“I see you. Invisibility ends here.” For the fourth edition of its Montreal march, the Dyke March collective proclaims its commitment and ambitions loud and clear. For the occasion, all people identifying themselves as lesbians are invited to march for homosexual women’s visibility. One week before the gay pride celebrations, as dykes step up to be the first to take to the streets, we meet with two members of the organizing collective.
What is the Dyke March?
Laurie-Anne: The Dyke March has existed in Montreal since 2012. It always takes place one week before Pride, the first week of August. The march was originally created in a spirit of community, to bring together a group of people who identify as lesbians. The idea is to do something by and for lesbians. We’re an independent collective. We’re not subsidized. We’re doing this by ourselves with the good intentions of everyone who wants to get involved with us.
Valérie: Initially the idea for the Dyke March came from the Lesbians Avengers in the US, a group of lesbians in Act Up who had the idea to create Dyke Marches to make lesbian issues more visible. What I hope is that the Dyke March encourages more people to campaign for lesbian visibility. We believe in the diversity of the initiatives. We encourage lesbians to create their own projects. You can have groups like Dykes on Bikes, who join us on bikes, who get involved differently, and so the march evolves.
On August 13, Montreal Pride is also holding a Dykes and Allies’ March. What’s the difference between the two marches?
Valérie: There is the more institutional version and a more grassroots version. The Dyke March is more political, non-mixed, anti-capitalist, anti-patriarchy. The Dyke March shows that lesbians can organize themselves and do things that catch on in a big way without the support of an institution. Even though lesbians are working to make these institutions more open, it’s still really difficult to keep the spotlight on lesbians when men are so overrepresented at Pride and lesbians are so underrepresented in society. There’s a two-fold challenge. That’s why both of our organizations are doing work that is completely different, but just as important for the community.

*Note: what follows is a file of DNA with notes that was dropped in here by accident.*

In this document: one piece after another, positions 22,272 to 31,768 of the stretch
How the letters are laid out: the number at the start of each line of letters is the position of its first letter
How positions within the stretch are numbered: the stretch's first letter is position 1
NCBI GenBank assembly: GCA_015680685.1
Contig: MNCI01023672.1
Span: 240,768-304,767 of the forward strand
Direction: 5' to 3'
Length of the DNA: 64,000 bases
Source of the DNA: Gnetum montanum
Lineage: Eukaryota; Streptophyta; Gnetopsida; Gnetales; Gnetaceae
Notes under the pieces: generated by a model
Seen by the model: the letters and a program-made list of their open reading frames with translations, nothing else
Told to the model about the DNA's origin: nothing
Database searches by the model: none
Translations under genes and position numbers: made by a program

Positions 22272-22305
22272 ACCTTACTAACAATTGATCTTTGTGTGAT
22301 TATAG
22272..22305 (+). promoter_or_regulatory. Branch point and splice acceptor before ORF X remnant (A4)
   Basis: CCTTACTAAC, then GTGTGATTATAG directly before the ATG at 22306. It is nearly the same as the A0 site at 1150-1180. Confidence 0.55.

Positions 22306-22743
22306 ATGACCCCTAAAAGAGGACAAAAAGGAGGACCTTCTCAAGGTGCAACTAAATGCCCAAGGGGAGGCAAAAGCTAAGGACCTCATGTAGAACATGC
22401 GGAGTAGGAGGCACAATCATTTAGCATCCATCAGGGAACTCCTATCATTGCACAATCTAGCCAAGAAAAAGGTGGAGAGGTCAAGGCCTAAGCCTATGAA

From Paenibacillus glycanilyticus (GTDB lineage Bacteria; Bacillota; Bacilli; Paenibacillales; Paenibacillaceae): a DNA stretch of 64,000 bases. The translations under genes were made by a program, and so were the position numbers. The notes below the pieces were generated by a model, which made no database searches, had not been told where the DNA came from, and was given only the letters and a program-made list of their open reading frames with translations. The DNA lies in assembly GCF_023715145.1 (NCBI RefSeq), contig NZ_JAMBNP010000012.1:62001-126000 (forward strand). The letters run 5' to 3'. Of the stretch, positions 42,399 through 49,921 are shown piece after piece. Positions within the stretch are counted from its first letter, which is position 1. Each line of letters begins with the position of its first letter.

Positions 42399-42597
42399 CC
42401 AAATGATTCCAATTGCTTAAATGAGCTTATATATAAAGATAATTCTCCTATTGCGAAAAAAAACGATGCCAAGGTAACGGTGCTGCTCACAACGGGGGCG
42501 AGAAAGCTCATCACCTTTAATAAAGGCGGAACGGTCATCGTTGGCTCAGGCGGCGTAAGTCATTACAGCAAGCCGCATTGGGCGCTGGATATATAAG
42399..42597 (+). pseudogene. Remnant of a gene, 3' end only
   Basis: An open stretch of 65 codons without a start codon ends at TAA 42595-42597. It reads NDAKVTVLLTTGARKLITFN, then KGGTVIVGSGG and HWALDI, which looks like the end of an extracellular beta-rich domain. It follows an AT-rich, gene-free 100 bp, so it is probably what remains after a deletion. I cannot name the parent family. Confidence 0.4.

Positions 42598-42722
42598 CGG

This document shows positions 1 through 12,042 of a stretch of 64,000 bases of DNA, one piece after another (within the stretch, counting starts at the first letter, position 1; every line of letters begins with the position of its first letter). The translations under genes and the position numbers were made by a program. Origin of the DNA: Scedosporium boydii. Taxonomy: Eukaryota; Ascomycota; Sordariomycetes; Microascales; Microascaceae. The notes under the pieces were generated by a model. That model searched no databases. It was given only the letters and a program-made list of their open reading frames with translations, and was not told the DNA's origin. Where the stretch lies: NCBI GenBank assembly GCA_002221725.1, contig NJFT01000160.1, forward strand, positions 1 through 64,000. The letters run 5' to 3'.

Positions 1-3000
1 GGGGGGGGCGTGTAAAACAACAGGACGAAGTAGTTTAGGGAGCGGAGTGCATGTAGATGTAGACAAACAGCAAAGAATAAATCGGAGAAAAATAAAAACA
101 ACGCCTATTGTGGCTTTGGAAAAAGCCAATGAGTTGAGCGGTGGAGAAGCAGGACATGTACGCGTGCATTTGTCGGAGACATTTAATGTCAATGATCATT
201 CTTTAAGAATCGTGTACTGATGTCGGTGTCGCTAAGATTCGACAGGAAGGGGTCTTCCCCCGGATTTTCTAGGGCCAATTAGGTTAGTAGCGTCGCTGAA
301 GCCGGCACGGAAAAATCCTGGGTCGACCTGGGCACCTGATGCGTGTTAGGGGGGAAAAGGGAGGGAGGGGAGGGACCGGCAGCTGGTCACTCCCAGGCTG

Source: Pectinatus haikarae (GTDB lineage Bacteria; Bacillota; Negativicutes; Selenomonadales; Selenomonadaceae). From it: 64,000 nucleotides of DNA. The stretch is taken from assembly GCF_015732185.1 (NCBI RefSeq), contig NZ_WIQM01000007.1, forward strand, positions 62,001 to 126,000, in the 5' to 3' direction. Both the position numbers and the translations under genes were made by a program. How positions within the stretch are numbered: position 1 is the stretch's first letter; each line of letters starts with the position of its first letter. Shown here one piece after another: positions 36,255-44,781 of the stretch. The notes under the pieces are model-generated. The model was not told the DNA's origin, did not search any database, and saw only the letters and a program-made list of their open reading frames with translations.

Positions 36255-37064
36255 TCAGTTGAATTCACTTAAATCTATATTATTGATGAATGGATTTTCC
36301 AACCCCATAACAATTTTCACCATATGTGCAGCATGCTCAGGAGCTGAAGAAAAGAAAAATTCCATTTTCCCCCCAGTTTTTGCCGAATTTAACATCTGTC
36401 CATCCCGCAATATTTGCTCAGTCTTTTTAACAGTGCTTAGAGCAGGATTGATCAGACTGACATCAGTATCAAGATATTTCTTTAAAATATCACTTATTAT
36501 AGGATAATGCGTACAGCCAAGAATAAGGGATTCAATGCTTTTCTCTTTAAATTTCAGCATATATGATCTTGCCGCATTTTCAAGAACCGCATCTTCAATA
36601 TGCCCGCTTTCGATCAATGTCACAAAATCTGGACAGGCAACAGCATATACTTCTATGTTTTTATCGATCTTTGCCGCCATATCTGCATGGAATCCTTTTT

Laurie-Anne: With more than one march, we can multiply spaces for visibility. Bringing together everyone in a single crowd is not reflective of reality. There are people of different political preferences and mindsets who don’t necessarily recognize each other in the official representations of the community. There are Pride ideas in which the people taking part in the Dyke March don’t necessarily believe. But despite our differences, at heart we all want lesbian visibility. That’s what unites us, and I hope that that will never change. We just met with two organizers of the lesbian march; we’re going to write a press release together.
Why have you chosen a non-mixed march?
Laurie-Anne: I think it comes down to this idea of visibility. We thank the allies for their support and help, but we want to put the spotlight on lesbians. The presence of allies blurs this idea somewhat. We’re demanding completely lesbian spaces. We want to show that we’re able to create things and occupy spaces by ourselves without necessarily needing an institution’s support.